Author of Seasonal Food Paul Waddington talks to us about how to make the most of the seasons and his favourite British produce.
How did you become so interested in seasonal food?
I'd always thought of myself as a bit of a foodie, having lived in France, eaten in London restaurants, etc.
But one day I realised I had no idea when was the season for asparagus, a highly seasonal, gourmet food.
In fact I didn't really know when anything was in season and the shame of my ignorance led me to do some research.
I found that there was no reference book to seasonal food in Britain. I found plenty of cookbooks but nothing that told me what was in season, when and why. So it struck me that such a book should be written.
Do you think we could live by seasonal produce alone?
Strictly speaking no, not in our climate and certainly not with our current population.
If you want to live on seasonal produce alone, move somewhere with an equatorial climate, where there's always something ready to pick.
We've been dependent on cheating the seasons for centuries: storing, drying, pickling and preserving short-season crops to see us through the lean times.
Do you cheat and eat food that's out of season?
Yes, but very selectively. I avoid all air-freighted food and anything which (in my opinion) just doesn't taste good out of season (strawberries, for example).
I eat a lot of imported temperate-climate fruit out of season, such as apples and pears, because it's so hard to go without them.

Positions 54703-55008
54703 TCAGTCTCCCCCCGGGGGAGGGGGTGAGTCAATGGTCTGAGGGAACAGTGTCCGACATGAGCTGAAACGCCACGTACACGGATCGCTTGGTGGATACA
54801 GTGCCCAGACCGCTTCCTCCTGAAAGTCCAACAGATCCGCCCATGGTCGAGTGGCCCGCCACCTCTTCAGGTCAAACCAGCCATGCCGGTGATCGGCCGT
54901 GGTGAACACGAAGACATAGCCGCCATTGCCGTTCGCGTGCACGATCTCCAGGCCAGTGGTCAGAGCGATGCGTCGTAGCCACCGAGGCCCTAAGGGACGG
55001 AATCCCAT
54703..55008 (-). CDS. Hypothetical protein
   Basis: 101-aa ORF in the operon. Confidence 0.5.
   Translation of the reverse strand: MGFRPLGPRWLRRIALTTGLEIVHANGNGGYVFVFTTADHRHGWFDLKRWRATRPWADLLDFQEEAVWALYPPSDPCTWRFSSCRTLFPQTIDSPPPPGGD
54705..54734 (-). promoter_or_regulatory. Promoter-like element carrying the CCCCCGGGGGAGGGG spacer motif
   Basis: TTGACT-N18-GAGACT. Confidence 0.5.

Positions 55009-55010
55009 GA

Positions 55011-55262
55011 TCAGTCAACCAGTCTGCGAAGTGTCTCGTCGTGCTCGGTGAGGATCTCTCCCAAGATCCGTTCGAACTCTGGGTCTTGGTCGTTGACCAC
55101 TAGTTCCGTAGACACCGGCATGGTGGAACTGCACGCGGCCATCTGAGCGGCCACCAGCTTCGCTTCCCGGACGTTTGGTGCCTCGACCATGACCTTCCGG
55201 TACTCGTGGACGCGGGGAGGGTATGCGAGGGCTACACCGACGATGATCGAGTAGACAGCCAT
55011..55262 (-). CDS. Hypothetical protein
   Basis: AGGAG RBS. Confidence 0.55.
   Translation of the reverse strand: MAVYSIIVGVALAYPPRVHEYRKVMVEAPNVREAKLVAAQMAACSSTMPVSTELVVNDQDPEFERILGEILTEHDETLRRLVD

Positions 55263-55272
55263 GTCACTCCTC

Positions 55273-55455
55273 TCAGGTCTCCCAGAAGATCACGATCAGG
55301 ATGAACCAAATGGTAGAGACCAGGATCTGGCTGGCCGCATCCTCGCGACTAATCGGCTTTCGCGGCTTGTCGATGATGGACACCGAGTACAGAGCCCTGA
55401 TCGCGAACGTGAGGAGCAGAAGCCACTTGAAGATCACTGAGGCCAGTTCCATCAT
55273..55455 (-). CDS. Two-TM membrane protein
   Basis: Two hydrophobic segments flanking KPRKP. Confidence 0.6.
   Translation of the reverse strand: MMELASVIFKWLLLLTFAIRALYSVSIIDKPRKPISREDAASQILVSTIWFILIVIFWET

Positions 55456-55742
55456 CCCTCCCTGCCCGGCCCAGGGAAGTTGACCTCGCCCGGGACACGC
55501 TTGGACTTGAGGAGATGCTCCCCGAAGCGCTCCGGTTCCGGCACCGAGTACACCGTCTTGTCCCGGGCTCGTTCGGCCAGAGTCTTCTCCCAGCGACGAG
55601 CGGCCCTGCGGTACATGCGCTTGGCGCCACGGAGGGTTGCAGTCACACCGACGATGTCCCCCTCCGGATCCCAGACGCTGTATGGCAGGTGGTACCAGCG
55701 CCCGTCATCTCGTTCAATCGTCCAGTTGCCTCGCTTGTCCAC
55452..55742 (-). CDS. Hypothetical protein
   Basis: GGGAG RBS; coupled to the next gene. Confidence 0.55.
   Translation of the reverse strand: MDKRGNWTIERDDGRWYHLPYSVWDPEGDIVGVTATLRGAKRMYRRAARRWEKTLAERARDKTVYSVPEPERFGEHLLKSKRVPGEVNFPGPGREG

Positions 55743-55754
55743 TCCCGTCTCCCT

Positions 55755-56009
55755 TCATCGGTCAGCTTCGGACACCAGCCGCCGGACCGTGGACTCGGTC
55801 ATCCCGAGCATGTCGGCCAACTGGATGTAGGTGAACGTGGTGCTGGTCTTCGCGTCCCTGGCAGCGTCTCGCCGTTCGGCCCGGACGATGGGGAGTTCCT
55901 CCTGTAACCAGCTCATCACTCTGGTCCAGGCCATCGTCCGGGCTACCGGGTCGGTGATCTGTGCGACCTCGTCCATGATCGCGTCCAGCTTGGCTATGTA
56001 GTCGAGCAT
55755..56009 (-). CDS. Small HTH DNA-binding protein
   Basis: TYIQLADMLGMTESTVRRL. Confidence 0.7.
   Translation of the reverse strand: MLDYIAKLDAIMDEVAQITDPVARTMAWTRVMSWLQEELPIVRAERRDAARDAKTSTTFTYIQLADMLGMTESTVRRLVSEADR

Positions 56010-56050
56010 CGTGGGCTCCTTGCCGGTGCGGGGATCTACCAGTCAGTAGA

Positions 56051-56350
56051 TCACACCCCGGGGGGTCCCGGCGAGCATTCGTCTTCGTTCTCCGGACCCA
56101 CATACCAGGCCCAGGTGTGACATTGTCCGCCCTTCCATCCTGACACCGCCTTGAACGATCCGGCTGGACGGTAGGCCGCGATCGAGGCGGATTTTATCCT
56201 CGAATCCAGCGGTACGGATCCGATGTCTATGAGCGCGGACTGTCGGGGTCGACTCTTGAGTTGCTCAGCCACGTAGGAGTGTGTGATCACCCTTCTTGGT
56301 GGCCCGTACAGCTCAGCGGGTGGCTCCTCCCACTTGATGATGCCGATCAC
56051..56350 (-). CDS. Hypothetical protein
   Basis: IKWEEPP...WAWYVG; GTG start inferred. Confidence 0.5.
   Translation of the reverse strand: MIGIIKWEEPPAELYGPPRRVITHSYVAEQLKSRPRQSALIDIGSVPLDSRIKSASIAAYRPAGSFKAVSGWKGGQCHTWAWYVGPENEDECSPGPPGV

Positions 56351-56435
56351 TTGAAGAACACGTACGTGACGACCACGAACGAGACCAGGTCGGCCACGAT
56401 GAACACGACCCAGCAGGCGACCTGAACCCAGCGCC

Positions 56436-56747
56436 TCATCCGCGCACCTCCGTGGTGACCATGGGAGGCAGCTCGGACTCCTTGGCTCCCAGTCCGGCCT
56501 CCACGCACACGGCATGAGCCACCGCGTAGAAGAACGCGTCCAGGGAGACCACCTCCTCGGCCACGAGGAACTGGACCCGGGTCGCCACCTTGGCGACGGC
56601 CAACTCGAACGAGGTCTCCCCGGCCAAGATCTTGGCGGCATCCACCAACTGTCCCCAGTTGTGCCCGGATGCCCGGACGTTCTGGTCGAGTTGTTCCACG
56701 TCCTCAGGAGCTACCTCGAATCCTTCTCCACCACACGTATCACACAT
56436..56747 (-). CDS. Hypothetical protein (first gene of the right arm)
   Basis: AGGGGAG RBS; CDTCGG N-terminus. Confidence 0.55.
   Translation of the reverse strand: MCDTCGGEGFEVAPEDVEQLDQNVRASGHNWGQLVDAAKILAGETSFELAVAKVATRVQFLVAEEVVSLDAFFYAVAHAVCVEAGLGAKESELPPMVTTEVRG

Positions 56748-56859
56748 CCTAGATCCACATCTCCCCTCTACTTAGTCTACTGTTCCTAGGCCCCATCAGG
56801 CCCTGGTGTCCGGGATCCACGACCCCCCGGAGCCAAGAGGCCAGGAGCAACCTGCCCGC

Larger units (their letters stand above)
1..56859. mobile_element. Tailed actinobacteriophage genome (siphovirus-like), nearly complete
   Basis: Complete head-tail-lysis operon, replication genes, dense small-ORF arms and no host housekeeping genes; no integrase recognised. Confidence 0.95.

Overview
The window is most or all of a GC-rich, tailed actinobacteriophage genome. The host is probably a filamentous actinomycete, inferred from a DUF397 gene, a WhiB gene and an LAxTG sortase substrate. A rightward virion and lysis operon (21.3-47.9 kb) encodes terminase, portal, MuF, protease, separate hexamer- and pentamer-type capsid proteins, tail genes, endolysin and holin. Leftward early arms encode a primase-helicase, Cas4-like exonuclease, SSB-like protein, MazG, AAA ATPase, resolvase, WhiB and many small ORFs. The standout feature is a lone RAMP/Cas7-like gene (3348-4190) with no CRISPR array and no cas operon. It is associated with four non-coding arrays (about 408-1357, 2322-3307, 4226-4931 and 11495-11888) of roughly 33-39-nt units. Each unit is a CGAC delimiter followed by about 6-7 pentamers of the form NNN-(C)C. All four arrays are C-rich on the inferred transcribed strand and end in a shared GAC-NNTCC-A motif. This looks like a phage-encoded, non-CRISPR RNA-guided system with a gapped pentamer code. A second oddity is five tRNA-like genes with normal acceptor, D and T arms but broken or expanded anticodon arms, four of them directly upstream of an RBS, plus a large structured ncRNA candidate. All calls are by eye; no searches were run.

You can get stored British variants through the year but studies have shown there is little to choose environmentally between long-refrigerated local fruit and sea-freighted antipodean produce, for example.
Food wise, what is your favourite British season and why?
It has to be early autumn, because it's just such a massive cornucopia of food, from fruit, nuts and early winter veg through to the first wild game of the year, oysters, wild mushrooms... the list is endless.
All this talk about food is making me hungry... What are you having for dinner tonight?
The honest answer is pasta, pesto and peas, because we're in a hurry. But there'll be some seasonal greens from the garden for lunch tomorrow.
Buy Paul's book Seasonal Food for just £6.99 (RRP £7,99) from Friends of the Earth's shop
© Paul Waddington